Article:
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An osmoreceptor is a sensory receptor primarily found in the hypothalamus of most homeothermic organisms that detects changes in osmotic pressure. Osmoreceptors can be found in several structures, including the organum vasculosum of the lamina terminalis (OVLT) and the subfornical organ (SFO). They contribute to fluid balance in the body.
Additional recommended knowledge
Mechanism in humans
Osmoreceptors, as the name suggests, sense change in osmotic pressure. When the osmotic pressure of blood changes (i.e. it is more or less dilute), water diffusion into and out of the osmoreceptor cells changes. That is, they expand when the blood plasma is more dilute and contract with higher concentration. This causes an afferent neural signal to be sent to the hypothalamus, which increases or decreases vasopressin (ADH) secretion from the posterior pituitary to return blood concentration to normal.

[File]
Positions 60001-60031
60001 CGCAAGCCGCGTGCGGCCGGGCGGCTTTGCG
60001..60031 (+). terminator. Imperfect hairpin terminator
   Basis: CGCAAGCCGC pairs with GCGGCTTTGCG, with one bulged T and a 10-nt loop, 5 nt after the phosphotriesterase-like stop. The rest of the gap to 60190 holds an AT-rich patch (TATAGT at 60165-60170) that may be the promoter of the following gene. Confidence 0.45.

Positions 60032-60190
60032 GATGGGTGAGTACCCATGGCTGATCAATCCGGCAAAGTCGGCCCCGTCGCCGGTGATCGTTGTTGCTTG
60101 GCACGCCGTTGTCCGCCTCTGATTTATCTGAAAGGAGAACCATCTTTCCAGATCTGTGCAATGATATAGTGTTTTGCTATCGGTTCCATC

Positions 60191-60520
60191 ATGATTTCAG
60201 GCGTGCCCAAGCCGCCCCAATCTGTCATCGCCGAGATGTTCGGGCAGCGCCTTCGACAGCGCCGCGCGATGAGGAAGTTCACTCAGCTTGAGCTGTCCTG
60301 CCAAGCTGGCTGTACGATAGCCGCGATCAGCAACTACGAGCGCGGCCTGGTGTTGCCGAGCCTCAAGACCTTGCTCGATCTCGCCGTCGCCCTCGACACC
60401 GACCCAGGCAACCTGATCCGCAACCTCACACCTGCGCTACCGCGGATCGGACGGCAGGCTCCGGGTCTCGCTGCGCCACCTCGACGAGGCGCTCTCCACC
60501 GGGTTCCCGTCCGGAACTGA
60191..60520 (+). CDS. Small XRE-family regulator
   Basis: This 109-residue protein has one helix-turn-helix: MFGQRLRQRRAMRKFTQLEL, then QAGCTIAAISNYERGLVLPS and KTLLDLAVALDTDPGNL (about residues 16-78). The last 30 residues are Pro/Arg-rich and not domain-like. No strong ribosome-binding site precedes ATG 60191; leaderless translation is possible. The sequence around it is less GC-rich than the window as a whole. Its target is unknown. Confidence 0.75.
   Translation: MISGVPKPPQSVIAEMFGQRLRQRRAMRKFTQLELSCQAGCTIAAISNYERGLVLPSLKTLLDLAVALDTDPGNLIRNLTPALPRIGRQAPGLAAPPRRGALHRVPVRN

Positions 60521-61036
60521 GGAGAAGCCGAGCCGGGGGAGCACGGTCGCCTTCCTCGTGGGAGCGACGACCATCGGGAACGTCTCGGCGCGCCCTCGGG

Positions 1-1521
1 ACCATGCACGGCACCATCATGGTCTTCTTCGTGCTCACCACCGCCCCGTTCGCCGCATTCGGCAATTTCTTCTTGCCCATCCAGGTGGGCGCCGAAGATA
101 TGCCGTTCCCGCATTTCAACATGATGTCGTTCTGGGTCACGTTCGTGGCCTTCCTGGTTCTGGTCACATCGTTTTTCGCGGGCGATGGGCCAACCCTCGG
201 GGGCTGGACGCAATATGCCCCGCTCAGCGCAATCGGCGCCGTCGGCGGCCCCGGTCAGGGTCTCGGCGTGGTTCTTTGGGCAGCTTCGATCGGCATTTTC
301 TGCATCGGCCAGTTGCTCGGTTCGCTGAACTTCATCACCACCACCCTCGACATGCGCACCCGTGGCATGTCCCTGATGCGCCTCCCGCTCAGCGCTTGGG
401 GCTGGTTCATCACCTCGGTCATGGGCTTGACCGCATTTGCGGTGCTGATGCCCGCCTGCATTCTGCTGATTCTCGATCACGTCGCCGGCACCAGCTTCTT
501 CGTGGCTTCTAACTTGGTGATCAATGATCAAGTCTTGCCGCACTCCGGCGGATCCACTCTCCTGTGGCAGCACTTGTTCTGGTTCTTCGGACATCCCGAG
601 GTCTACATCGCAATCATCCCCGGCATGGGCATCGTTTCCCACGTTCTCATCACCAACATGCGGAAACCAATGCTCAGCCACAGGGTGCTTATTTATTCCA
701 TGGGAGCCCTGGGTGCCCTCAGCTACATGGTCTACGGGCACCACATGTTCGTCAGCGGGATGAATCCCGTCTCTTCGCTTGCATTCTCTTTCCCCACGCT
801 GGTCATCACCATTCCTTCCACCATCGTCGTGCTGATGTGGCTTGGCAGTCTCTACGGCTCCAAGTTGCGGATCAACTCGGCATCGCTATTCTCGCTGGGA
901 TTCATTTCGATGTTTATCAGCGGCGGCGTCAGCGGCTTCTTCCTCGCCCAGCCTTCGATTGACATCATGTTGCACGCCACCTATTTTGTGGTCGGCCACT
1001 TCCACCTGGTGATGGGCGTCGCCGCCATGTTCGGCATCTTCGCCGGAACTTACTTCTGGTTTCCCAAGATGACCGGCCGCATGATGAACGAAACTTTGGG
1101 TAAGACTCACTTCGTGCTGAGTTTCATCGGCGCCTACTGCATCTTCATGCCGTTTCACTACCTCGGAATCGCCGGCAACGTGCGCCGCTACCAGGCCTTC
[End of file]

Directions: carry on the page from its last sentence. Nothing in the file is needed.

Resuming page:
It should be noted that the macula densa in the kidney senses blood osmolality too. It adjusts renin secretion to modulate osmolalitiy. Renin is used to convert angiotensinogen (which is always present, produced in the liver) to angiotensin I, which is in turn converted into angiotensin II by Angiotensin Converting Enzyme (ACE) (present in the capillaries and lungs). Angiotensin II exerts systemwide affects, triggering aldosterone release from the adrenal cortex, direct vasoconstriction, and thirst behaviors originating in the hypothalamus.
|This article is licensed under the GNU Free Documentation License. It uses material from the Wikipedia article "Osmoreceptor". A list of authors is available in Wikipedia.|